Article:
Those are some of the questions that could determine how much patrons pay to park at BART in the future, as the transit agency that once surrounded its stations with vast lots of free spaces considers price hikes for a shrinking inventory of spots...(more)
When did our government decide to run experiments on us? BART is losing riders. Their solution is to raise fares and raise the price of parking for BART when they are considering free rides at night and weekends to increase ridership. Who are these people?
By Lauren Hepler : protocol – excerpt
Tech employees move all the way into the Central Valley. Private tech shuttles follow.
It’s 2:30 a.m. in the Central California farm town of Salida, and the only sound is the tech bus pulling into an unmarked lot surrounded by barbed wire. Men and women in work boots board in the moonlight. Next stop is 11 miles away in Manteca, and then it’s another 55 miles to Fremont on the San Francisco Bay, where — an hour and a half hour later — the 4 a.m. shift at the Tesla factory starts.
Welcome to life on Silicon Valley’s new frontier. When tech companies first introduced private shuttles for their employees more than a decade ago, they served the affluent neighborhoods in San Francisco and the Peninsula. Now the buses reach as far as the almond orchards of Salida and the garlic fields of Gilroy.
Tech companies have grown tight-lipped about the specifics of their shuttle programs in the wake of high-profile protests in San Francisco. But Protocol was able to locate enough stops for company shuttles to confirm that some tech shuttles now drive all the way out to the Central Valley, an agricultural hub once a world away from the tech boom on the coast… (more)
Way to go California. Maybe it is time to move the jobs to the people instead of moving the people to the job?
By Adam Brinklow : curbed – excerpt
City says separating cyclists and divers is good for the neighborhood, but an appeal tried to block the plan on—wait for it—environmental grounds
San Francisco wants to experiment with turning part of Page Street into a bikes-only byway, but some neighbors have raised objections to this project on—of all things—environmental grounds…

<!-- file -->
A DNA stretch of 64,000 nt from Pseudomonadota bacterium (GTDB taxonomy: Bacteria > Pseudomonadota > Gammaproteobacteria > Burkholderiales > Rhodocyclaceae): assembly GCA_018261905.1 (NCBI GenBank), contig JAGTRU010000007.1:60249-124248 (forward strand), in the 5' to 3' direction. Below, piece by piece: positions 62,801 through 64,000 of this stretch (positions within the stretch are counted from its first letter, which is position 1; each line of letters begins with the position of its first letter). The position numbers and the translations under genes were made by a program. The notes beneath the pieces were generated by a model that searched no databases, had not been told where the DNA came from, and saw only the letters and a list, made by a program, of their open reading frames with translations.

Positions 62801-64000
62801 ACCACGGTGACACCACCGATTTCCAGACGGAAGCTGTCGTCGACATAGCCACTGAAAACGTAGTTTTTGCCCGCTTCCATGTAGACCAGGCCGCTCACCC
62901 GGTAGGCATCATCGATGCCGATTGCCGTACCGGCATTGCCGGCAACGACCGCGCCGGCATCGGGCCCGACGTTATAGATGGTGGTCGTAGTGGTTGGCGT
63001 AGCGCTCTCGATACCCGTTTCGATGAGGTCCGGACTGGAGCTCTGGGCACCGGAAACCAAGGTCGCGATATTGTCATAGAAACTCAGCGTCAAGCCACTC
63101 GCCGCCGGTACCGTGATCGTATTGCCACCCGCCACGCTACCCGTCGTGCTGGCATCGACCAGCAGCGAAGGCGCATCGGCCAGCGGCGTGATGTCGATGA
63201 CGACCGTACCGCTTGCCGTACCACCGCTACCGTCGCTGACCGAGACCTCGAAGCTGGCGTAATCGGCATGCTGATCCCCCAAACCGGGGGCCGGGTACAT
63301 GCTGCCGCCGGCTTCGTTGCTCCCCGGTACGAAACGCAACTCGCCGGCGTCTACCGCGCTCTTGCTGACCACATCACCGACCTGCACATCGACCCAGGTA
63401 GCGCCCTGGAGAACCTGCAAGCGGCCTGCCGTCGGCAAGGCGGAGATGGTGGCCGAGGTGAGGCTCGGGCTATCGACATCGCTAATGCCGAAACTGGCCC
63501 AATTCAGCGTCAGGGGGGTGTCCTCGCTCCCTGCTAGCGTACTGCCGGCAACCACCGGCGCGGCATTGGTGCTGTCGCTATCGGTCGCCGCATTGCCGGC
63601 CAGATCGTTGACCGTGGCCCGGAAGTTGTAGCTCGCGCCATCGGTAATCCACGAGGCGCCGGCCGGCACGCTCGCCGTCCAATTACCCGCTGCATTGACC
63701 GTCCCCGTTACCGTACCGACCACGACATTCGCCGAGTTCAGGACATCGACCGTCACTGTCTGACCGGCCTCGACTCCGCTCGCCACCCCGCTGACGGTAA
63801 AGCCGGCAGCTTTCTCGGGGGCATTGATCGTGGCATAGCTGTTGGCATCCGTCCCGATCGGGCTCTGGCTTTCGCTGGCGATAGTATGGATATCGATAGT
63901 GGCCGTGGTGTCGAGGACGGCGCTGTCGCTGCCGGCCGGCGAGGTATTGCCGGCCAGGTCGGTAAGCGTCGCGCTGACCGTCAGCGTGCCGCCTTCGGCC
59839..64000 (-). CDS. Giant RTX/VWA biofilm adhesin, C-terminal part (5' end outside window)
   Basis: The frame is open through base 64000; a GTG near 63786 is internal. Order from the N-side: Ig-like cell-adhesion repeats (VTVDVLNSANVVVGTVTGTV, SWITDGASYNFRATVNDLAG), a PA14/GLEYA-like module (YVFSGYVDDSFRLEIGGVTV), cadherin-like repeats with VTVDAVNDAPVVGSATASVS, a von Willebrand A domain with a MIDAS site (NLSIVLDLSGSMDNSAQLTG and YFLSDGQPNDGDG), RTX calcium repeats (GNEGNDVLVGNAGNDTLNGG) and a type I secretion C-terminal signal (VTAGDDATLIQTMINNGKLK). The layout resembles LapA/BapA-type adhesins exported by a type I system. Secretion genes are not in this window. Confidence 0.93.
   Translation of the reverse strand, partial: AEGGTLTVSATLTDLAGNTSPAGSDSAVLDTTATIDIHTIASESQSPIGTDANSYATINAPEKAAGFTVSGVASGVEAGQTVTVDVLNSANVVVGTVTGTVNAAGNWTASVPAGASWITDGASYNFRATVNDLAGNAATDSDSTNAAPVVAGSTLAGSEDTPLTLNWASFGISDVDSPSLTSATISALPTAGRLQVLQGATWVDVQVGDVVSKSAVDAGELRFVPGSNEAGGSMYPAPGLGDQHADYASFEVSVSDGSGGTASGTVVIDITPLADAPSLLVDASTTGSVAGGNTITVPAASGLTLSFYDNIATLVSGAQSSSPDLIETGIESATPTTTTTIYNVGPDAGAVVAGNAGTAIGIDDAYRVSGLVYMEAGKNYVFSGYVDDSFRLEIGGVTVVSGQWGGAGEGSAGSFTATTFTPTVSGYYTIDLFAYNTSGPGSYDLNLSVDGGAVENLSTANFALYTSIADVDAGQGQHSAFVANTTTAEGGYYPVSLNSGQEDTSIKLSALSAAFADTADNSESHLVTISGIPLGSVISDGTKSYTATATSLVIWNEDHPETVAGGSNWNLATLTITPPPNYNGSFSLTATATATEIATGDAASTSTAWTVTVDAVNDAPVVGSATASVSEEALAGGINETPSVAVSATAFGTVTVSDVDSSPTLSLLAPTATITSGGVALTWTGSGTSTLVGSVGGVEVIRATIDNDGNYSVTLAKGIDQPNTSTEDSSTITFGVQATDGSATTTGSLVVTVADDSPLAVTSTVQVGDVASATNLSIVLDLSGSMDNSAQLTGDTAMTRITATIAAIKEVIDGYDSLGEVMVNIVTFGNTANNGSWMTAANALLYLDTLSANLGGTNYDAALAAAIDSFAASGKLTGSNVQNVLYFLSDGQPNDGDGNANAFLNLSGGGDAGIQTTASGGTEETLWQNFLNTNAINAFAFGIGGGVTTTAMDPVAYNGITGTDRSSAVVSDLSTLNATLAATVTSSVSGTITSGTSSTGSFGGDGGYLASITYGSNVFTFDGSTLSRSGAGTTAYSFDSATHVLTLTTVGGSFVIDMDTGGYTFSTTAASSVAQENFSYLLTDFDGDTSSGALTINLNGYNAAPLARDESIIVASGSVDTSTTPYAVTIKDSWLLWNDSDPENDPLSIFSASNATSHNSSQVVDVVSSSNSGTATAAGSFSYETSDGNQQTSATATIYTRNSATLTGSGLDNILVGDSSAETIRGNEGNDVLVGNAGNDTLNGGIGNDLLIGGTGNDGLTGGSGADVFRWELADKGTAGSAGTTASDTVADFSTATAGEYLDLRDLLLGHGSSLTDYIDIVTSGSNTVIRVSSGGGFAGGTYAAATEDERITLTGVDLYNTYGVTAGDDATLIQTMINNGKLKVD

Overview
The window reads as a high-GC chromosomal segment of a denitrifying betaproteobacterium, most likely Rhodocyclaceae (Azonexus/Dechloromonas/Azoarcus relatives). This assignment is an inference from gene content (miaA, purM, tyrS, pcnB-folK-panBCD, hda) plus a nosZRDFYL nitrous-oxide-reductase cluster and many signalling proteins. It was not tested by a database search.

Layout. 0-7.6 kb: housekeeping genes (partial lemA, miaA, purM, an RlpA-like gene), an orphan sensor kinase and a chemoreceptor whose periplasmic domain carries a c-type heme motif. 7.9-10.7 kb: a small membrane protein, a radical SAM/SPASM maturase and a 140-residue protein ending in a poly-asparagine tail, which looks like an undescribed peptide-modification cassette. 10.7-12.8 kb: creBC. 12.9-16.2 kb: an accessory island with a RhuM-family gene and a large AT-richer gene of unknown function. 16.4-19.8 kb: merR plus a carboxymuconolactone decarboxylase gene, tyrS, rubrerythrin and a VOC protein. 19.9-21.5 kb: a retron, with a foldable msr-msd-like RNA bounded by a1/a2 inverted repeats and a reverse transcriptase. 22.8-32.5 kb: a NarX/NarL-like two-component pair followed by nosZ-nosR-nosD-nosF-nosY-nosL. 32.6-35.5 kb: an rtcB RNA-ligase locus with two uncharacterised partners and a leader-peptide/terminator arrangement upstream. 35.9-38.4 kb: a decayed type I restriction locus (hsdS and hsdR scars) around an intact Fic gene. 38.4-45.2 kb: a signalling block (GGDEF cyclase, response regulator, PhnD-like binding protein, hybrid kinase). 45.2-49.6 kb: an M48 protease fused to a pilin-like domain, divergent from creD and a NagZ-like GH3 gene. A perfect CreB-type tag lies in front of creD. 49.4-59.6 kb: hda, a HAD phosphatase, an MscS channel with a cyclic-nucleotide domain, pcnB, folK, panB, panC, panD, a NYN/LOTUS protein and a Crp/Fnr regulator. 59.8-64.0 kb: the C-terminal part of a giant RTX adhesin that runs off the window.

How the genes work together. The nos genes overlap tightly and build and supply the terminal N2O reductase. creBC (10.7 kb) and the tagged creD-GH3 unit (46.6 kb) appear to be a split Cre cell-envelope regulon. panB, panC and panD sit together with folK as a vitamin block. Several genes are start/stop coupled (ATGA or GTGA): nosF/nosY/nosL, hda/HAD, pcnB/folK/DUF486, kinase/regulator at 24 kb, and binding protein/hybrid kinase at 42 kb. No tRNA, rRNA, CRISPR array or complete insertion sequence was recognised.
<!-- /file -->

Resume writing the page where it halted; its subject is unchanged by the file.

Apparently quite a lot, at least according to attorney Mary Miles who this week appealed to the Board of Supervisors to toss out the Page Street bike program’s California Environmental Quality Act (CEQA) exemption and force the city to put the plan through the regular environmental-impact report rigamarole…
So, what could anyone complain about? In a six-page missive to the board, Miles laid out objections to the bike program, including:
- Closing Page Street will allegedly push thousands of cars onto nearby streets like Oak and Fell, “which are already over capacity,” increasing congestion and delays in the neighborhood rather than relieving it.
- The appeal also claims that, by rearranging traffic this way, the city will add to pollution created by Page drivers thanks to “vehicle idling and residents having to search for parking.”
- On the latter point, the pilot nixes 36 parking spaces, and the neighborhood has recently lost street parking in other areas, thus creating even more driving hassles.
- While the city hopes that separating drivers and cyclists on some avenues will decrease traffic collisions, Miles calls this the “city’s Vision Zero fantasy” and complains that this part of Page is not a major hub for accidents.
- The budget for the pilot program comes in at $350,000, with some of the money going toward city employees assigned to (as Miles puts it) “count cars on Page Street after it prohibits their travel there,” which the appeal mocks as wasteful and redundant. (The monitoring is meant to verify whether or not drivers abide by the new rules.)